With all the stress and cares at home with his health, I couldn’t run much from June 2013 until January 2014 and then a forgettable Mumbai marathon in January 2014 made me realize that Comrades 2014 was shaping up to be another disaster.

But then something unique happened.  I met Celi Mokhoba towards the end of January 2014. 
Celi happens not only to be the Technical Director of the Comrades Marathon and a Board Member and an elite coach but also a 6:50 Comrades runner himself.  Celi was visiting India to be part of the Mumbai Marathon Expo and as the Indian Ambassador for Comrades I spent time with him.  Being with him for a few days changed my perspective towards training. 
I requested Celi to help me with a training program and promised him that I would follow whatever plans that he was willing to set for me.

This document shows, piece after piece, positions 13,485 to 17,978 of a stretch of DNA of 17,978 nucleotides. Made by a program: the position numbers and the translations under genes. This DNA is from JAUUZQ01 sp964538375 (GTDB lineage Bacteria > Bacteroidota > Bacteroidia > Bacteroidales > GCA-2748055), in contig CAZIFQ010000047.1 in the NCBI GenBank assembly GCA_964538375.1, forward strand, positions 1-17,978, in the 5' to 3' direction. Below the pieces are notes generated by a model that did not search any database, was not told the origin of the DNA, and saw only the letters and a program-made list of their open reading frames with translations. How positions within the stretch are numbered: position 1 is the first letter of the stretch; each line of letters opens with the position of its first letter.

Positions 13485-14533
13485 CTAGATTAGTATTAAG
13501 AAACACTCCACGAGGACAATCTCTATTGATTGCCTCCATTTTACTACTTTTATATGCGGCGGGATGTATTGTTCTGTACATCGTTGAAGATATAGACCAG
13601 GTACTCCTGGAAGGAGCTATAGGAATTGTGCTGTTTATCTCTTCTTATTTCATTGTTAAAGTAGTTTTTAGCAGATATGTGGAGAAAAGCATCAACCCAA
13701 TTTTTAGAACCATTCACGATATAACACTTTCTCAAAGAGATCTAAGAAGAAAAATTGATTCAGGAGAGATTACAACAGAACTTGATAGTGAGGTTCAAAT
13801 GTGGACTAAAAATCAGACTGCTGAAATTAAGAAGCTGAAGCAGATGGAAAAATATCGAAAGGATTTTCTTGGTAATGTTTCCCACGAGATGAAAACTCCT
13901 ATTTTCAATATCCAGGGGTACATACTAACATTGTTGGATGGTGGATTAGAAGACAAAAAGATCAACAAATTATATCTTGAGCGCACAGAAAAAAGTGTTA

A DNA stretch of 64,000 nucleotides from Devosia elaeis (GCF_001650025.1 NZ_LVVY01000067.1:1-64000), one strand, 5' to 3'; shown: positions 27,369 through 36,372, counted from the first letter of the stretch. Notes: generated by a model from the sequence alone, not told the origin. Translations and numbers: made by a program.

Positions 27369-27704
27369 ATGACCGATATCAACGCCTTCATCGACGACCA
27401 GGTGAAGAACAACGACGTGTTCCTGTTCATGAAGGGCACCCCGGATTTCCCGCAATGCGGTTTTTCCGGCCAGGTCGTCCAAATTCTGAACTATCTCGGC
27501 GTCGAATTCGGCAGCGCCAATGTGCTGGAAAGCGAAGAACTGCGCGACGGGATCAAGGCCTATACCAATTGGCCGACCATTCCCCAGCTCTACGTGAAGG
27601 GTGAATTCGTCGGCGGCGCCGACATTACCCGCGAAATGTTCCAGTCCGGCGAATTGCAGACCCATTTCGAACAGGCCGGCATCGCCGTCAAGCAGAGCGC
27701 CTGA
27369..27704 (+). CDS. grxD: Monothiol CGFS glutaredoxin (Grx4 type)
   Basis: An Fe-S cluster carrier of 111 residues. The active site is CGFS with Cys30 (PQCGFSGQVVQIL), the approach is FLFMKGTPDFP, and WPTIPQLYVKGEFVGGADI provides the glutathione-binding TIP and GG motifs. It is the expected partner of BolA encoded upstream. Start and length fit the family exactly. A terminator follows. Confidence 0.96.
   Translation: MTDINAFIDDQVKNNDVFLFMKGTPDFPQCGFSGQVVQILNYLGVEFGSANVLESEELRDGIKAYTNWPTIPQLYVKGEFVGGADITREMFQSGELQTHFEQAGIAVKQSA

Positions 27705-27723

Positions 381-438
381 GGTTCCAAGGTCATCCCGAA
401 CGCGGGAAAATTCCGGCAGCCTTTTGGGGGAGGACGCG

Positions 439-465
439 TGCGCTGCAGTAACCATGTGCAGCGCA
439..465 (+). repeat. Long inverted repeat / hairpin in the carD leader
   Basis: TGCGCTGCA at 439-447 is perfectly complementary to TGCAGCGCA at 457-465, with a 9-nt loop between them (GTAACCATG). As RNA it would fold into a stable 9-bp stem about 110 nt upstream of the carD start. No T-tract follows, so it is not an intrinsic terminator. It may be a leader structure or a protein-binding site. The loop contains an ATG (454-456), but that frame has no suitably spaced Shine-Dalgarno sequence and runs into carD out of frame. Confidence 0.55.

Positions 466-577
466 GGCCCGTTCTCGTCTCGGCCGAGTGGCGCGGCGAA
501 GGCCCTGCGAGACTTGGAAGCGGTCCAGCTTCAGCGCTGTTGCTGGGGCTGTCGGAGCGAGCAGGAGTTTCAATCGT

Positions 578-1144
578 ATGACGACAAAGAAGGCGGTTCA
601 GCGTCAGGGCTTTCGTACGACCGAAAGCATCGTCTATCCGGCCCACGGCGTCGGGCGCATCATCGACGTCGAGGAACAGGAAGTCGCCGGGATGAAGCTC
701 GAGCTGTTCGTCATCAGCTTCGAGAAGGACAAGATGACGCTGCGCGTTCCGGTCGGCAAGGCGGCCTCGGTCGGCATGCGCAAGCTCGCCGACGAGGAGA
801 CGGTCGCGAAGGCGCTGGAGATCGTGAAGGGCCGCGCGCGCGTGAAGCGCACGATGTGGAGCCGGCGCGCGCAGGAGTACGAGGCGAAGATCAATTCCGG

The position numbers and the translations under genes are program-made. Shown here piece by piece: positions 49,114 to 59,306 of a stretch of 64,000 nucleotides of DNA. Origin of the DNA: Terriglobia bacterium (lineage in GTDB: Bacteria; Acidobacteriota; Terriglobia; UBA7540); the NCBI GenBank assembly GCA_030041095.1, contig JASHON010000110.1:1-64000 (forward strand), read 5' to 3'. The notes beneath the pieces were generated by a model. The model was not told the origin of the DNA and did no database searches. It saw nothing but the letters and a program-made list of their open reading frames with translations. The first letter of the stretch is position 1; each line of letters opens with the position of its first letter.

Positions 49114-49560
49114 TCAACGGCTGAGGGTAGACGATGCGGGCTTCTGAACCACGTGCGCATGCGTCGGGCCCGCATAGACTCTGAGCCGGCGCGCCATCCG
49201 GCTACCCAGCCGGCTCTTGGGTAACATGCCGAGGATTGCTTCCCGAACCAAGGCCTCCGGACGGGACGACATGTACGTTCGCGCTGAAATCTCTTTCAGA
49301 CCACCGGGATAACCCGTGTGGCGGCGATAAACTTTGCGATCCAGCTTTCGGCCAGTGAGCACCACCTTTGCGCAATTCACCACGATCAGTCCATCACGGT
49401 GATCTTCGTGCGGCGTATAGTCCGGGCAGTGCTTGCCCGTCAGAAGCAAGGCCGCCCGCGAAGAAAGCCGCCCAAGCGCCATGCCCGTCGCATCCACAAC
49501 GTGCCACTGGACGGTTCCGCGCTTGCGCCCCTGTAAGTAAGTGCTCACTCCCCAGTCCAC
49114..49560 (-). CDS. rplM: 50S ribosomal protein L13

After understanding my training routine, Celi simply upped my training volume.  I used to run about 900 to 1000 km between Jan and May for Comrades, Celi upped it to 1600km.   The thought of injury did cross my mind but I decided that I would rather injure myself and not go to Comrades than go to Comrades based on my old routine and get another DNF.

Celi promised me that if I followed his routine, I would not dramatically improve on time but that he would promise me a comfortable finish. 

A comfortable finish sounded to me like manna from heaven.

And so I embarked on 90km weeks from the 1st week of February. 
But as the days went by and the kms increased, my Dad’s health kept deteriorating.  He could not speak but he continuously wrote me notes explaining his discomfort and I ran around trying to find symptomatic treatments to deal with his ailments.  The underlying cancer was beyond treatment and the only goal was now to keep him comfortable.